Fixed Rate vs. Variable Rate
Which Will Work Better for You?
You can sometimes expect a financial reward for going with the variable rate, although the precise magnitude will ebb and flow depending on the economic environment.
Fixed-rate mortgages often appeal to clients who want stability in their payments, manage a tight monthly budget, or are generally more conservative. For example, young couples with large mortgages relative to their income might be better off opting for the peace of mind that a fixed-rate brings.
A variable rate mortgage often allows the borrower to take advantage of lower rates – the interest rate is calculated on an ongoing basis at a lenders’ prime rate minus or plus a set percentage. For example, if the current prime mortgage rate is 5.5 percent, the holder of a prime minus 0.5 percent mortgage would pay a 5.00 percent variable interest rate.
As a consumer, the best option is to have a candid discussion with your mortgage professional to ensure you have a full understanding of the risks and rewards of each type of mortgage.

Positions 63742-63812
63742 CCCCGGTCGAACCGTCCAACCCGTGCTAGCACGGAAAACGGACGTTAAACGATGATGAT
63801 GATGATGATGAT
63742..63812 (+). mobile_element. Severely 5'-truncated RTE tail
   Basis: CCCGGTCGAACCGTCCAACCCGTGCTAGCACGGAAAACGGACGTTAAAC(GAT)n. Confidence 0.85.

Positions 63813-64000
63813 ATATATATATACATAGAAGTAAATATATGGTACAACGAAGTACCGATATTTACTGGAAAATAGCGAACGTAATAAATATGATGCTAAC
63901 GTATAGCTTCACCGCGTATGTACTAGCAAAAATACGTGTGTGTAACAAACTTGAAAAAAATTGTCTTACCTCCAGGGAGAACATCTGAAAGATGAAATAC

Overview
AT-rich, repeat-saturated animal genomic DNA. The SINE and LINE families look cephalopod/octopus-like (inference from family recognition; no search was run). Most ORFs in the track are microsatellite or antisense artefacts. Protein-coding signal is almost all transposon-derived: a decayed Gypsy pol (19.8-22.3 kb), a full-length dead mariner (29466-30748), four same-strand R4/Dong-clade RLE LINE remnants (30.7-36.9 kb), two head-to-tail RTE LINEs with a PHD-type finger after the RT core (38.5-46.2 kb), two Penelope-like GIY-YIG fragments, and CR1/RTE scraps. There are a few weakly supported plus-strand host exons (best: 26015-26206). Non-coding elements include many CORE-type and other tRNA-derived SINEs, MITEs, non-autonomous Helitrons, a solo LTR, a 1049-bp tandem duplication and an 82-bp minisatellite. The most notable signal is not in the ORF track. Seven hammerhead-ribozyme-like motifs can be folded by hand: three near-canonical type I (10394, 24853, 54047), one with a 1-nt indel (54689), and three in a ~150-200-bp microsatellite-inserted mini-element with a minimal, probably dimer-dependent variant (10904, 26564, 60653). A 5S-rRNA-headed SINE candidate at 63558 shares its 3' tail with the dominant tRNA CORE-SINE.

While most Canadians spend a lot of time, and expend a lot of effort, in shopping for an initial mortgage, the same is generally not the case when looking at mortgage term renewals.
By omitting proper consideration at the time of renewal, this practice costs Canadian citizens thousands of extra dollars every year. Nearly 60% of borrowers simply sign and send back the renewal that is first offered to them by their lender without ever shopping around for a more favorable interest rate.
Homeowners should never accept the first rate offer from their existing lender. Without any negotiation, simply signing up for the market rate on a renewal is unnecessarily costing the homeowner a lot of money on their mortgage.